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April 9, 2014

Jonathan Tobin: Why Did Kerry Lie About Israeli Blame?

Samuel G. Freedman: A resolution 70 years later for a father's unsettling legacy of ashes from Dachau

Jessica Ivins: A resolution 70 years later for a father's unsettling legacy of ashes from Dachau

Kim Giles: Asking for help is not weakness

Kathy Kristof and Barbara Hoch Marcus: 7 Great Growth Israeli Stocks

Matthew Mientka: How Beans, Peas, And Chickpeas Cleanse Bad Cholesterol and Lowers Risk of Heart Disease

Sabrina Bachai: 5 At-Home Treatments For Headaches

The Kosher Gourmet by Daniel Neman Have yourself a matzo ball: The secrets bubby never told you and recipes she could have never imagined

April 8, 2014

Lori Nawyn: At Your Wit's End and Back: Finding Peace

Susan B. Garland and Rachel L. Sheedy: Strategies Married Couples Can Use to Boost Benefits

David Muhlbaum: Smart Tax Deductions Non-Itemizers Can Claim

Jill Weisenberger, M.S., R.D.N., C.D.E : Before You Lose Your Mental Edge

Dana Dovey: Coffee Drinkers Rejoice! Your Cup Of Joe Can Prevent Death From Liver Disease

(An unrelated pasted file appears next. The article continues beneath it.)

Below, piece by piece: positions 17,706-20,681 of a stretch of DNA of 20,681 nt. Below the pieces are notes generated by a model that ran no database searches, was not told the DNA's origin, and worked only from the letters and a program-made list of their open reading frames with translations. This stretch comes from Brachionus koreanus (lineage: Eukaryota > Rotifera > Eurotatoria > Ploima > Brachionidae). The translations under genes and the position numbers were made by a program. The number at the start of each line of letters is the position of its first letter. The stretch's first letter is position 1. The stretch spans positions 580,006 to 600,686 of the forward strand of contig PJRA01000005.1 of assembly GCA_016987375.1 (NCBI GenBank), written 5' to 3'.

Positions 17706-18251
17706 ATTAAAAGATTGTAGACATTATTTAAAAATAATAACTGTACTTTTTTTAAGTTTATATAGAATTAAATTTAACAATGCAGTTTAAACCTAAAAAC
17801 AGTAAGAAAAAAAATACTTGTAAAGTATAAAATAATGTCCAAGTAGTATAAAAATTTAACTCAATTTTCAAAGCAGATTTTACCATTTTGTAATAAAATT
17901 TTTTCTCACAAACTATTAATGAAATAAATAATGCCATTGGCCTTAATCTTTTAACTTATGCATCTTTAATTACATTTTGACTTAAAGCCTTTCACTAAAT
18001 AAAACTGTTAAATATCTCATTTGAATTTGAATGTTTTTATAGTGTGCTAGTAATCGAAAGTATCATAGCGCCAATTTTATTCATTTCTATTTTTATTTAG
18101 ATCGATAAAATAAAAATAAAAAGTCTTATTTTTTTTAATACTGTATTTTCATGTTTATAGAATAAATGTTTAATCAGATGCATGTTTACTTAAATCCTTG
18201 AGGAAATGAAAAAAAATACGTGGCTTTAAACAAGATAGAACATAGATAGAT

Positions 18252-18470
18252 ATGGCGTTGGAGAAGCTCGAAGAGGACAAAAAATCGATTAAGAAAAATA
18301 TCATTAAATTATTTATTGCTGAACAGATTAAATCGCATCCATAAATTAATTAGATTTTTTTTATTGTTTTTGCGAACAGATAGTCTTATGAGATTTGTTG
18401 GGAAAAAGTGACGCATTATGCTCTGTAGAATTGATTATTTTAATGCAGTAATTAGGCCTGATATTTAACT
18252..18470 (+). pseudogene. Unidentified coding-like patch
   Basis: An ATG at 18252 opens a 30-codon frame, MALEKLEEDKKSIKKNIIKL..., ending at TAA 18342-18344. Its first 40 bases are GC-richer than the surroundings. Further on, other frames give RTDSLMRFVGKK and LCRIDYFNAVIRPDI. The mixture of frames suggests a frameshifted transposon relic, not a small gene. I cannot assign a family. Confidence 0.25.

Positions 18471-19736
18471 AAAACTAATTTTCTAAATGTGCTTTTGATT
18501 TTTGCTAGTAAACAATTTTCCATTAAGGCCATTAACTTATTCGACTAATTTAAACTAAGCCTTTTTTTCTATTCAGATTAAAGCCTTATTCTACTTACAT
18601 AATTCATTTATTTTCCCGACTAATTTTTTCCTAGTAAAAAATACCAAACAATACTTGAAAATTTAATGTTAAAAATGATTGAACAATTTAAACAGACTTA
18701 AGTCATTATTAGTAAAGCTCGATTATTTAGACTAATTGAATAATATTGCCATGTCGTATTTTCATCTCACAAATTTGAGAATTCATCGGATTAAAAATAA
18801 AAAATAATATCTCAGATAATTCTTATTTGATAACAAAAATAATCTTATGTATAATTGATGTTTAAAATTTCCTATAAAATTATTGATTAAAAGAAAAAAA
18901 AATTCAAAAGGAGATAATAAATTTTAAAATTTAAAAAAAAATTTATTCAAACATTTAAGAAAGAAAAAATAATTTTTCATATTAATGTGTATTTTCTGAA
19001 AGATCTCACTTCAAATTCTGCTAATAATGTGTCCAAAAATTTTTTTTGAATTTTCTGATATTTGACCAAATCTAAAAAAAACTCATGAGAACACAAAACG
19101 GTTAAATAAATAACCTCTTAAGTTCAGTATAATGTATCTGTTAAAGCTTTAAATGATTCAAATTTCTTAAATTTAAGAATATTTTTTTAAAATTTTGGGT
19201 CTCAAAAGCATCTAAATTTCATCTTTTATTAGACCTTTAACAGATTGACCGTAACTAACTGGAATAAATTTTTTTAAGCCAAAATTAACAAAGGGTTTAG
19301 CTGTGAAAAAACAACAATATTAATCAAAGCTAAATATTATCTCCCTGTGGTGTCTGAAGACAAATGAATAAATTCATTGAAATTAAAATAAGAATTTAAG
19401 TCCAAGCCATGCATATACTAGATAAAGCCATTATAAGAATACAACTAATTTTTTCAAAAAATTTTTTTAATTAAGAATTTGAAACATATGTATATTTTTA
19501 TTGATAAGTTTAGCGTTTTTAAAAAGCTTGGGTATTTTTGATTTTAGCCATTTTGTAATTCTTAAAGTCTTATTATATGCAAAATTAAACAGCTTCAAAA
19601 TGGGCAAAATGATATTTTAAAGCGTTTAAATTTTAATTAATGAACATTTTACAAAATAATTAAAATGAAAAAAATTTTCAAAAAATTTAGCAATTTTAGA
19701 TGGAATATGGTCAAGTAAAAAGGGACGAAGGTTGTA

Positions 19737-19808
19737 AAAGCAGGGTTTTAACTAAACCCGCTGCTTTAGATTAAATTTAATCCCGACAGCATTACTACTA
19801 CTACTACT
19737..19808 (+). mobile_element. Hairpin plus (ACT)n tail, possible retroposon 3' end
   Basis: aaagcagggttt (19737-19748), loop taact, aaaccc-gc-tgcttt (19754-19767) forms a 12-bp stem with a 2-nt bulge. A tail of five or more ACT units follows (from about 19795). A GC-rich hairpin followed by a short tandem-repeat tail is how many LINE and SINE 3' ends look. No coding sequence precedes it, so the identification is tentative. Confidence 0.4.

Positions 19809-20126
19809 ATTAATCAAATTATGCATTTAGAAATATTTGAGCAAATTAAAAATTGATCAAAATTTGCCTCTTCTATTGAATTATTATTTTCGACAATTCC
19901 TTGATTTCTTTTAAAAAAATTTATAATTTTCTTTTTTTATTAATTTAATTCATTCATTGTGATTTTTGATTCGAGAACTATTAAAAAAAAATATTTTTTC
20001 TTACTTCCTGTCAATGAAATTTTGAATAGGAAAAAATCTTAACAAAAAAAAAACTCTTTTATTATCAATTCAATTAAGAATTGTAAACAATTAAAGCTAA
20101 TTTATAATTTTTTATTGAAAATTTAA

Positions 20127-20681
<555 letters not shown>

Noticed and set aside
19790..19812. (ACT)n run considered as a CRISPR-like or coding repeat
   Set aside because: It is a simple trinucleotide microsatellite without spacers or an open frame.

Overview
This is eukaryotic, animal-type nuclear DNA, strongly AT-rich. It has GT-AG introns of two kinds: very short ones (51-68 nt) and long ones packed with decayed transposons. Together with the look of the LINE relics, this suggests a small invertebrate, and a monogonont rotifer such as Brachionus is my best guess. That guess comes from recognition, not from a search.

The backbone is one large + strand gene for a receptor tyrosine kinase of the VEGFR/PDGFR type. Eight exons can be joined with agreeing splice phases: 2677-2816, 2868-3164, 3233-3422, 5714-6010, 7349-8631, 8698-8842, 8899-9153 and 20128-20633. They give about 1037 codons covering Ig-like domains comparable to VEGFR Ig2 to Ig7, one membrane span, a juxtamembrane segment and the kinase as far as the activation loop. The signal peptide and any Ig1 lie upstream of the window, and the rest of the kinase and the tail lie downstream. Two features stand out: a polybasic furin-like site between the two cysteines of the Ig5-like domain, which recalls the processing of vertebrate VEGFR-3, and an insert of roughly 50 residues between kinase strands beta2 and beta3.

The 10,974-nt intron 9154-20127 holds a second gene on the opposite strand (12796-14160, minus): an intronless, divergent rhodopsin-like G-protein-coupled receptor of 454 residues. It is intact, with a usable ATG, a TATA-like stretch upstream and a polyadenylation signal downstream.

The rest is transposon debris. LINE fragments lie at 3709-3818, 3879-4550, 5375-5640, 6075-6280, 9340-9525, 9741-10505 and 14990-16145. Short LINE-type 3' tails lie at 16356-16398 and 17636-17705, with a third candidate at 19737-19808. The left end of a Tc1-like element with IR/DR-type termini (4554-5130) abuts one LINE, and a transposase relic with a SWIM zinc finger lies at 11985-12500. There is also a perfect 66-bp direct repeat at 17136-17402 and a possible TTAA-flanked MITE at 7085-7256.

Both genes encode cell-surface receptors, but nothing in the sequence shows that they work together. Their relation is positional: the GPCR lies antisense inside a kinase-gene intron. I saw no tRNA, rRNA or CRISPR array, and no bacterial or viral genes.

Chris Weller: Electric 'Thinking Cap' Puts Your Brain Power Into High Gear

The Kosher Gourmet by Marlene Parrish A gift of hazelnuts keeps giving --- for a variety of nutty recipes: Entree, side, soup, dessert

April 4, 2014

Rabbi David Gutterman: The Word for Nothing Means Everything

Charles Krauthammer: Kerry's folly, Chapter 3

Amy Peterson: A life of love: How to build lasting relationships with your children

John Ericson: Older Women: Save Your Heart, Prevent Stroke Don't Drink Diet

John Ericson: Why 50 million Americans will still have spring allergies after taking meds

Cameron Huddleston: Best and Worst Buys of April 2014

Stacy Rapacon: Great Mutual Funds for Young Investors

Sarah Boesveld: Teacher keeps promise to mail thousands of former students letters written by their past selves